Wednesday December 30, 2009
What is it?
While it considers a two-year continuance, the Defense Department has extended by 60 days (to February 28, 2010) the Military Accessions Vital to the National Interest (MAVNI) pilot-recruiting program, which was set to expire December 31, 2009. The MAVNI program enlists non-citizens legally in this country who have certain foreign language or medical expertise. MAVNI-recruited Soldiers are eligible for expedited U.S. citizenship.
Why is the Army doing this?
The Army has an ongoing need for medical personnel (surgeons, dentists, nurse anesthetists, etc.) and Soldiers who speak foreign languages deemed critical, such as Pashto (a language of Afghanistan), Arabic, and Persian-Dari. Admiral Eric Olson, commander, United States Special Operations Command, has said it is "operationally critical" to expand such capabilities. The MAVNI program, established November 2008 as a one-year pilot for all military branches, has helped address the need for such skills.
Having demonstrated success in recruiting legal non-citizens with the needed skills, extending the pilot program another two years (if approved) would allow the Army to evaluate MAVNI-recruited personnel's performance over time while enlisting even more people meeting the program's criteria.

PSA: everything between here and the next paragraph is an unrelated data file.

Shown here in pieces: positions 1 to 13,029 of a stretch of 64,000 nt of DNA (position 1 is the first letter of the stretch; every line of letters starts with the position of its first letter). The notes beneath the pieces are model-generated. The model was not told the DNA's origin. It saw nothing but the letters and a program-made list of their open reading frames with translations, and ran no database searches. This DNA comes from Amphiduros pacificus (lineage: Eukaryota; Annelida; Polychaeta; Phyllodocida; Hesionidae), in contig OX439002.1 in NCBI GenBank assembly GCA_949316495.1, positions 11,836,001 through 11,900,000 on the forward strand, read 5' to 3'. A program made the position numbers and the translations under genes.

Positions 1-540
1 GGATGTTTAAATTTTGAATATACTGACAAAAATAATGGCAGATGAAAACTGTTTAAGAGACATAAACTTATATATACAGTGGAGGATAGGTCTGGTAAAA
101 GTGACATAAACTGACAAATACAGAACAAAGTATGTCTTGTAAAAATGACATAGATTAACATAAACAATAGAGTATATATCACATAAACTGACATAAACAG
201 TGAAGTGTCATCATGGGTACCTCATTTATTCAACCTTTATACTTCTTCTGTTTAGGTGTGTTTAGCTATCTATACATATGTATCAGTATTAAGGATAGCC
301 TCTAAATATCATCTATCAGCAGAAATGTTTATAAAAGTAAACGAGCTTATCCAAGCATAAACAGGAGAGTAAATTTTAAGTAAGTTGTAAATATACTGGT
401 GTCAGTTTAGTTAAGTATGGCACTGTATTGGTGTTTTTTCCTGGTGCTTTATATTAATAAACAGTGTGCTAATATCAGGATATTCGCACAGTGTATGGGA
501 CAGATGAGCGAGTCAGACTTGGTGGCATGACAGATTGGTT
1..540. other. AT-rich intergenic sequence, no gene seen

What has the Army done?
The program has recruited 700 critical foreign language speakers as of December 23, 09. On the medical side, 115 health care professionals have joined the Army so far.
MAVNI recruits meet higher standards than other Army enlistees. In addition to the MAVNI criteria, they must have a high school diploma and score at least 50 on the Armed Forces Qualification Test. Applicants are screened thoroughly by the Army, the Department of Homeland Security, and the Department of State.
Besides having the sought-after skills, MAVNI recruits are well educated. Of the foreign language speakers recruited, 66 percent have a bachelor's degree or higher, with almost half of them having a master's degree. MAVNI applicants' average Armed Forces Qualifications Test score is 79, well above that for all Army applicants, which is 60.
What's the way forward?
The Army will continue recruiting medical personnel and speakers of critical foreign languages via the MAVNI program until February 28, 2010 while the Defense Department considers extending the program two years.
Where can one find more information and/or apply?
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